Dr. Zogby has also been personally active in U.S. politics for many years. Most recently, Zogby was elected a co-convener of the National Democratic Ethnic Coordinating Committee (NDECC), an umbrella organization of Democratic Party leaders of European and Mediterranean descent. On September 24, 1999, the NDECC elected Dr. James Zogby as its representative to the Democratic National Committee's Executive Committee. In 2005 he was appointed as chair of the DNC’s Resolutions Committee.

A lecturer and scholar on Middle East issues, U.S.-Arab relations, and the history of the Arab American community, Dr. Zogby appears frequently on television and radio. He has appeared as a regular guest on all the major network news programs. After hosting the popular "A Capital View" on the Arab Network of America for several years, he now hosts "Viewpoint with James Zogby" on Abu Dhabi Television, LinkTV, Dish Network, and DirecTV.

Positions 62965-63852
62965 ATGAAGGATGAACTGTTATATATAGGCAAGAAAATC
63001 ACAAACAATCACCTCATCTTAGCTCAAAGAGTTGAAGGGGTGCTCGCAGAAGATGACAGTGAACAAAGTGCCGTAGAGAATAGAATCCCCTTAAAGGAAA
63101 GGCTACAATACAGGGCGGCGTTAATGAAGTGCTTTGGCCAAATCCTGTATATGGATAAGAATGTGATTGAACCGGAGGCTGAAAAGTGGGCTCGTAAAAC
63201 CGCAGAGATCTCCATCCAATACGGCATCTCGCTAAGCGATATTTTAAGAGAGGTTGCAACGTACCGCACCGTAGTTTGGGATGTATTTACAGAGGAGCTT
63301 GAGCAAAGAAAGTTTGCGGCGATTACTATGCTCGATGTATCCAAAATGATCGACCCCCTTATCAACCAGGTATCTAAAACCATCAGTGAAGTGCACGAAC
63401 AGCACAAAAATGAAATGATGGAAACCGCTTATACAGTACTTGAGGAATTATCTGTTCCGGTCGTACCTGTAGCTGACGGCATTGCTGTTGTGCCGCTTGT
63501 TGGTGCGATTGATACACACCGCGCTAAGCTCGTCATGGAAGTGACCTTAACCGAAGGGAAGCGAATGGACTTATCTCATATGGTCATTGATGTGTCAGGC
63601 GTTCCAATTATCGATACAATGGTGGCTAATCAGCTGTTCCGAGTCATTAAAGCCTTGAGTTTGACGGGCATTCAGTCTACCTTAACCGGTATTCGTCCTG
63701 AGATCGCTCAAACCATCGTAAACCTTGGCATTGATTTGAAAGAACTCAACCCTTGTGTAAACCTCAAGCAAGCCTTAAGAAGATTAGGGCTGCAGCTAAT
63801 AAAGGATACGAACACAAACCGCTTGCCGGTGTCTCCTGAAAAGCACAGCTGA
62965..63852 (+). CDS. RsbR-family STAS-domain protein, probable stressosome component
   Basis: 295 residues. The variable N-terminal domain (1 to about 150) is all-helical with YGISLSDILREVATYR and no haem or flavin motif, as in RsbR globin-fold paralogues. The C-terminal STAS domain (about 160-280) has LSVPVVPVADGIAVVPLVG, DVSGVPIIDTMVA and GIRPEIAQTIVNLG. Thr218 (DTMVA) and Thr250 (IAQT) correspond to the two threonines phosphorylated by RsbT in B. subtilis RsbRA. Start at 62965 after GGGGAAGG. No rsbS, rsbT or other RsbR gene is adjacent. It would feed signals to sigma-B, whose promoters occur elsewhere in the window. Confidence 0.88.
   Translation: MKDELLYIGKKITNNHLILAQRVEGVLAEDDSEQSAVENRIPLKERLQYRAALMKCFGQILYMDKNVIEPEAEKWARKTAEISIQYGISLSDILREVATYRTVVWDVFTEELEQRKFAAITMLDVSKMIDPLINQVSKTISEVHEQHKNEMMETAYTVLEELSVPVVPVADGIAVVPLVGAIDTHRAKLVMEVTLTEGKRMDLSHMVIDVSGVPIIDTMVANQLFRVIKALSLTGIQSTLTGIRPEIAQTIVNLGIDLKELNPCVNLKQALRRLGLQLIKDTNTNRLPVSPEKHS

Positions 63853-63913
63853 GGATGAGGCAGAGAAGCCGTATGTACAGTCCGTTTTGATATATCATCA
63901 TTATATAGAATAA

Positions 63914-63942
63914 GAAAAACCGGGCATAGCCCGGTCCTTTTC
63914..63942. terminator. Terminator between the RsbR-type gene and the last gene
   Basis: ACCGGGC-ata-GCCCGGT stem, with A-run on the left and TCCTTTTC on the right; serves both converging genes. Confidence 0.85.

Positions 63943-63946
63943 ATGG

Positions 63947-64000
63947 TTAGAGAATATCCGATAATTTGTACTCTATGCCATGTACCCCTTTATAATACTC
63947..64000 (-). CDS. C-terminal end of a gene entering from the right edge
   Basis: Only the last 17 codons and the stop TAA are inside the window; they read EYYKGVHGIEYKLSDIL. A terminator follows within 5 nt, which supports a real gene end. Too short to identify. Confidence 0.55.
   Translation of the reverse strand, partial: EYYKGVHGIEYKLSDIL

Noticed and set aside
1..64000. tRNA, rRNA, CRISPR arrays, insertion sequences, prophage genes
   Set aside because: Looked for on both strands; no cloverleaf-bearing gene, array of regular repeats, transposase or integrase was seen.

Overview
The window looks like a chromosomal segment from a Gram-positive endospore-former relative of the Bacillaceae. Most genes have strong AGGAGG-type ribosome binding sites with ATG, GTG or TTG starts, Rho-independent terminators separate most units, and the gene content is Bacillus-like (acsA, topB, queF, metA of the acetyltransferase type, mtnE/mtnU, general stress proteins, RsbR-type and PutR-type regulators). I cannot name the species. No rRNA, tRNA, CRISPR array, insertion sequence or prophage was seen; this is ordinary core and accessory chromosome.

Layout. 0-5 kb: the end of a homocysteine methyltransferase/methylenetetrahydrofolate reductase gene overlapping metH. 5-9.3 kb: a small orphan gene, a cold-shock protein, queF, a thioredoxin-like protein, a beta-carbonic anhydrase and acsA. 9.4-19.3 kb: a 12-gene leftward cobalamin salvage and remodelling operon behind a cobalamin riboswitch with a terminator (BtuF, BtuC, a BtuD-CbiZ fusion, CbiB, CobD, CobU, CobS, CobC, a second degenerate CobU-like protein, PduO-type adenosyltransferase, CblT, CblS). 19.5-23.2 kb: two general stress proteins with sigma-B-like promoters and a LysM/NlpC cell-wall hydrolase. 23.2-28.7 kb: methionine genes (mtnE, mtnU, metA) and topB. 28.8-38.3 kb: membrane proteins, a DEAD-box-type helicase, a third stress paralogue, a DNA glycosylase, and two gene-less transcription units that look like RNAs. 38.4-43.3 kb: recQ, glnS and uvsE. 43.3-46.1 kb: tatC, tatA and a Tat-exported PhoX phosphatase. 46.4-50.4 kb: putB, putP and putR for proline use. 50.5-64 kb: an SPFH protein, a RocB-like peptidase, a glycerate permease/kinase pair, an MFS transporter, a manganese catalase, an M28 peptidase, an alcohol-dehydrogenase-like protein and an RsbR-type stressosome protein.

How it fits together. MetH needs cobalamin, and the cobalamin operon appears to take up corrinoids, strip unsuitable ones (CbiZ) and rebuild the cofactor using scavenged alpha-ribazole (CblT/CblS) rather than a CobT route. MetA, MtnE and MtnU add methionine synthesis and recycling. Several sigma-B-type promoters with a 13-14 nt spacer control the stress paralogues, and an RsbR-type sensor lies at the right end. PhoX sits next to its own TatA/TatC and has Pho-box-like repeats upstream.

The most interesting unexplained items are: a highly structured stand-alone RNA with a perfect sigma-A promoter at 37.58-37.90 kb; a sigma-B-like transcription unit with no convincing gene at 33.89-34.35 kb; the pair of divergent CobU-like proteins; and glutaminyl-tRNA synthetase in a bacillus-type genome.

Since 1992, Dr. Zogby has also written a weekly column on U.S. politics for the major newspapers of the Arab world. The column, Washington Watch, is currently published in 14 Arab countries. He has authored a number of books including two recent publications, "What Ethnic Americans Really Think" and "What Arabs Think: Values, Beliefs and Concerns."

Dr. Zogby has testified before U.S. House and Senate committees, has been guest speaker on a number of occasions in the Secretary's Open Forum at the U.S. Department of State, and has addressed the United Nations and other international forums. He is the recipient of the Distinguished Public Service Award from the U.S. Department of State "in recognition of outstanding contributions to national and international affairs."

Dr. Zogby is also active professionally beyond his involvement with the Arab American community. He currently serves on the national advisory boards of the American Civil Liberties Union and the National Immigration Forum, and is a member of the Council on Foreign Relations. Additionally, he is a Senior Analyst for the polling firm Zogby International.